The question of interrupting President Reagan's schedule during the 1984 campaign year to perform a more complete examination of his colon -- something many doctors outside the White House say should have been done then -- never came up for discussion, White House officials said yesterday.

In the wake of Reagan's cancer surgery Saturday, there have been suggestions that the White House knew there were medical reasons for a more complete exam but it was deferred for political reasons. The London Observer published a story Sunday claiming that Reagan's doctors knew he needed surgery but put it off for political reasons.

However, numerous sources close to the Reagan campaign and White House insisted yesterday that this was not so. And in fact, there was no way to know that Reagan would need surgery until he had his thorough colon exam last Friday.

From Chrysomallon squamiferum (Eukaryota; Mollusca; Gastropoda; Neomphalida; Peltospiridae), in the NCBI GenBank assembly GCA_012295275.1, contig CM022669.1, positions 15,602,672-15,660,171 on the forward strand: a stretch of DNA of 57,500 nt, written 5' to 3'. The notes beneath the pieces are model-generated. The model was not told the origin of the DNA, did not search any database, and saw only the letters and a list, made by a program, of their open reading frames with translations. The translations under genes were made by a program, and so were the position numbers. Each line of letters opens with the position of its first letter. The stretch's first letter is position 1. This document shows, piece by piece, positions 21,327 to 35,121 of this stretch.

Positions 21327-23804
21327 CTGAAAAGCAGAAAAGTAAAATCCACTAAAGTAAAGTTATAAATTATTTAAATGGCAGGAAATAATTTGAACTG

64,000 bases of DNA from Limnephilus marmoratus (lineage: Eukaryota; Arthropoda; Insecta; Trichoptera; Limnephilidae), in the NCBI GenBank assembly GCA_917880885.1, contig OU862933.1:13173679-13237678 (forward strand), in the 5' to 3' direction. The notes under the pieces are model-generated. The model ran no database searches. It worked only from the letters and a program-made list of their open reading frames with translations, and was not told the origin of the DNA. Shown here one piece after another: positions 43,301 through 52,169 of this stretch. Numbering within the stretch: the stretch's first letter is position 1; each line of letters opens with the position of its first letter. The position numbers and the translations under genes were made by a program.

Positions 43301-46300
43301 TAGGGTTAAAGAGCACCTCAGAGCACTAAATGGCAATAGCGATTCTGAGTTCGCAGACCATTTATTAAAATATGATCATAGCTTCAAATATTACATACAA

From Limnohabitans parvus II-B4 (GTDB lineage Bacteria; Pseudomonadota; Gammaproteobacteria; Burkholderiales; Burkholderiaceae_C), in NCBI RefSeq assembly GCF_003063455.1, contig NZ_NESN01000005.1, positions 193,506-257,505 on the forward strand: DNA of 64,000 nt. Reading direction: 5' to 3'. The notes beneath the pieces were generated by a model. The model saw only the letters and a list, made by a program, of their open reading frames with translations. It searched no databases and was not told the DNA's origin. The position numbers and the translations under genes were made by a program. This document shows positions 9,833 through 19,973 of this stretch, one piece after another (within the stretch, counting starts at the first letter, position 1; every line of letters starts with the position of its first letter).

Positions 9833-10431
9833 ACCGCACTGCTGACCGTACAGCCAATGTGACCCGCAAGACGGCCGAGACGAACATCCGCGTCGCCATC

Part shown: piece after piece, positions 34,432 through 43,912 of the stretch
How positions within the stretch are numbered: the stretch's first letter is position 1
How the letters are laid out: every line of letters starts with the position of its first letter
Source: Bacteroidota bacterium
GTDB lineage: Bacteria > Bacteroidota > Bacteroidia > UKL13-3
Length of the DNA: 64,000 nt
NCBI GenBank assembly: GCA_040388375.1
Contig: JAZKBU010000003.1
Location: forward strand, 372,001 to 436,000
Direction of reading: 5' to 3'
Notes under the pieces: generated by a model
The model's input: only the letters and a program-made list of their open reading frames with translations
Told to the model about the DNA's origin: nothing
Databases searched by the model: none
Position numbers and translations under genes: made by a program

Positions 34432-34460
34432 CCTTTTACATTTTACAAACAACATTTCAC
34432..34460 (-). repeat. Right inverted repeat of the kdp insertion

"His health never came up [during 1984]," one senior official said. "We assumed he was in the best of shape because of the way he acted."

If there had been any hint that the president ought to have a more complete exam, said another official, Nancy Reagan would have taken her husband "by the ear" to the hospital.

Others close to the White House said that if a decision had been made to postpone a thorough examination until after the election, it would have made no sense to postpone it eight more months until last week. If Reagan had known during the campaign that there was reason to fear he might have cancer, one campaign official said, "he would have been to the hospital" the day after the election.

The first indication of possible colon disease came in May 1984, when a routine medical examination found a small polyp in the president's lower intestine. It was removed and determined to be benign.

Cancer specialists not connected with the Reagan case have said in recent days that the president should have received an immediate examination of his entire colon. Some doctors made that point last year. The 1984 exam involved looking only at the lower third of the colon.